GNOME panel and sudo

Søren Hansen sh at
Tue Jul 19 01:34:38 CDT 2005

man, 18 07 2005 kl. 23:18 +0200, skrev Manu Cornet:
> Right, but as Vincent said, this change will probably go upstream, and 
> we need to find something that will work outside Ubuntu as well.

> I personnally like the USER_IS_ADMIN (or : USER_IS_SUDOER) solution a 
> lot, I think it's a good idea to make this go "system-wide" right now, 
> as it might very well be useful for various other things.

Oh, you misunderstood me. I don't think the gnome-menu code should check
whether or not the user is a member of the admin group. Probably
gnome-session, I think (that way, we're independent of display
managers). gnome-session could then set the USER_IS_ADMIN environment
variable and gnome-menu could use that to decide whether or not to show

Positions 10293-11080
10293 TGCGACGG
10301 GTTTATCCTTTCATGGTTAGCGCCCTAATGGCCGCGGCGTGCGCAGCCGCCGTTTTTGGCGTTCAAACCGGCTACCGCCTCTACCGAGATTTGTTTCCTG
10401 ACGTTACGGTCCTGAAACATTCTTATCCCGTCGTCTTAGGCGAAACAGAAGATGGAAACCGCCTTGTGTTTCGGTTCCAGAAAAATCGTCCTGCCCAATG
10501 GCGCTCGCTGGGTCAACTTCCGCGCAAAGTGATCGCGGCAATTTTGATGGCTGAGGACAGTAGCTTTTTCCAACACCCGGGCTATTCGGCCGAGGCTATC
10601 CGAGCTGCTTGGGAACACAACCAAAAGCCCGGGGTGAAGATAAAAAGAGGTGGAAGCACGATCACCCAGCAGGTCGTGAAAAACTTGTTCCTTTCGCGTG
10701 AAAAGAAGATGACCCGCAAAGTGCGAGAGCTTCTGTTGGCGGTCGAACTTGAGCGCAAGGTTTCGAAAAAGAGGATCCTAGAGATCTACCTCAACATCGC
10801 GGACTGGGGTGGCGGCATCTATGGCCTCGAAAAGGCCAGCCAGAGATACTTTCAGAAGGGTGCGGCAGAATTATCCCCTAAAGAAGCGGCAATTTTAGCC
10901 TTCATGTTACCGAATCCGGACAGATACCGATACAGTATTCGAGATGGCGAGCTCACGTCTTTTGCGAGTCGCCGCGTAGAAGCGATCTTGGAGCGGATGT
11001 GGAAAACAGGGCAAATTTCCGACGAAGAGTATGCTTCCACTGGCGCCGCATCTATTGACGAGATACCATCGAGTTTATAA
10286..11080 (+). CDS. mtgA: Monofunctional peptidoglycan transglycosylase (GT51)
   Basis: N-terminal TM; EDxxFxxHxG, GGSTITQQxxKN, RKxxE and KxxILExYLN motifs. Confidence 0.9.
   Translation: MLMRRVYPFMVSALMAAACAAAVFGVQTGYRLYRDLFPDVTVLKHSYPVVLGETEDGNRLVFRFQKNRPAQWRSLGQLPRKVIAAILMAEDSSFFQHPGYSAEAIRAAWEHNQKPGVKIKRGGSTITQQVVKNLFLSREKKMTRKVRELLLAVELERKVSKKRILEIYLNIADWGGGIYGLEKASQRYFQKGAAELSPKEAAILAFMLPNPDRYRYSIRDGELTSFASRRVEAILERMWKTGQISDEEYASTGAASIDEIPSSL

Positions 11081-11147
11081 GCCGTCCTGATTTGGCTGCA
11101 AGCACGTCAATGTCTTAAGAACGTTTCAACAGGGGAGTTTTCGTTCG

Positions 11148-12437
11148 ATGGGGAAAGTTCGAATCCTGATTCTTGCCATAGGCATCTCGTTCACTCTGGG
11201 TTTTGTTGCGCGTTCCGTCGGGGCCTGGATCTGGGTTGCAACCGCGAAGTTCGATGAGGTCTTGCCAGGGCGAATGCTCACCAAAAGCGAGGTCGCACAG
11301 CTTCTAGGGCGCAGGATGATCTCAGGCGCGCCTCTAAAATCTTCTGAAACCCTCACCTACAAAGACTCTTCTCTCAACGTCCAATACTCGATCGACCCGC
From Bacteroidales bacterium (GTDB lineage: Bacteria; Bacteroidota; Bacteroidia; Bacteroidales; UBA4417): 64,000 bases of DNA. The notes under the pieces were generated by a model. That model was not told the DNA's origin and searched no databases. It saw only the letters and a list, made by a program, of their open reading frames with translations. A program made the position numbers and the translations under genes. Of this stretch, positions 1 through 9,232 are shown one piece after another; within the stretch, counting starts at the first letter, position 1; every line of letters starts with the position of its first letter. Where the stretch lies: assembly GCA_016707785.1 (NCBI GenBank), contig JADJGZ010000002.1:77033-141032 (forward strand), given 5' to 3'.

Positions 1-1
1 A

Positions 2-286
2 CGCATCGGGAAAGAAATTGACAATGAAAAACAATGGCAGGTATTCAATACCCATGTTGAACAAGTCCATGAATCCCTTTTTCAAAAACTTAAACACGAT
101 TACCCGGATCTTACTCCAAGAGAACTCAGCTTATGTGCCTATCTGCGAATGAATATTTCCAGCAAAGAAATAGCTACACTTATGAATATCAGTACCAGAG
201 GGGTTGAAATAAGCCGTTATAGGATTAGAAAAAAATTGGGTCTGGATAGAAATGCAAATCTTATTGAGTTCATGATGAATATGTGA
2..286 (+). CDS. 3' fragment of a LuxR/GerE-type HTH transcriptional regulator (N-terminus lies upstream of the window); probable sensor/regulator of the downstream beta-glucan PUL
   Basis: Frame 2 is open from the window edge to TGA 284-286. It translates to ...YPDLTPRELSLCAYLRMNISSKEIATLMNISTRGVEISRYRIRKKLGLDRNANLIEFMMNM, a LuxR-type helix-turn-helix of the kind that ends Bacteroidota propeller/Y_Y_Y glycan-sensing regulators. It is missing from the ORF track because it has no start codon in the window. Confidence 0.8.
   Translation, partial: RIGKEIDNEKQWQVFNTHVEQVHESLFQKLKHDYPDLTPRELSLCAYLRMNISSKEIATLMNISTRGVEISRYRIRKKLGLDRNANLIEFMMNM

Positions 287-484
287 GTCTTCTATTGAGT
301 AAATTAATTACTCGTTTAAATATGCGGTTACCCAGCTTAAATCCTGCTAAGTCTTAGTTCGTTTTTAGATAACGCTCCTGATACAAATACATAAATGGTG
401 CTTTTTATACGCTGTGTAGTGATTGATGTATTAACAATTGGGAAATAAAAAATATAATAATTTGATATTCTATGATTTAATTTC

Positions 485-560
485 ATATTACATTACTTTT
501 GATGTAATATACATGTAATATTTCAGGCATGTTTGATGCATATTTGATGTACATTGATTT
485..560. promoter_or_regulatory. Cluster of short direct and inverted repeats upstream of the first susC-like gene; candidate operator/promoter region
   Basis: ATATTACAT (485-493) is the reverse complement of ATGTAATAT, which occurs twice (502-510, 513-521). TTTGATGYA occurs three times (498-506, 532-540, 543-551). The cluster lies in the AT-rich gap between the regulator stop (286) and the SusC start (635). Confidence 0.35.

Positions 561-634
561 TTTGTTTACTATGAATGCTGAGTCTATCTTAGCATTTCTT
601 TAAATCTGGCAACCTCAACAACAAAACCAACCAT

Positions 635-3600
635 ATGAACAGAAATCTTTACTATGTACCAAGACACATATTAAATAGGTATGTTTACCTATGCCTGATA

the admin entries in the menus..

Since I expect the USER_IS_ADMIN to merely be a binary value (either
you're admin or you're not) it WILL be an approximation. I mean, how do
you define an admin?
* Do you need to be able to run ALL via sudo?
* Or is /bin/su enough?
* How about all commands EXCEPT /bin/su?
* What if you can run only /etc/init.d/apache via sudo?

Different distributions have different "admin" semantics. Ubuntu is
blessed with a simple method of determining whether a user is considered
an admin. Debian for one is not. I don't really know about other

Anyhow, this solution is the easy, but not quite clean way to do it.
The really clean and cool way to do it involves checking each command to
see if the particular user is allowed to run it. That way, if a menu
entry for restarting apache exists, and a user is allowed to
run /etc/init.d/apache (and nothing else) via sudo, he would see that
menu entry, but not the other sudo-using entries.

Salu2, Søren.
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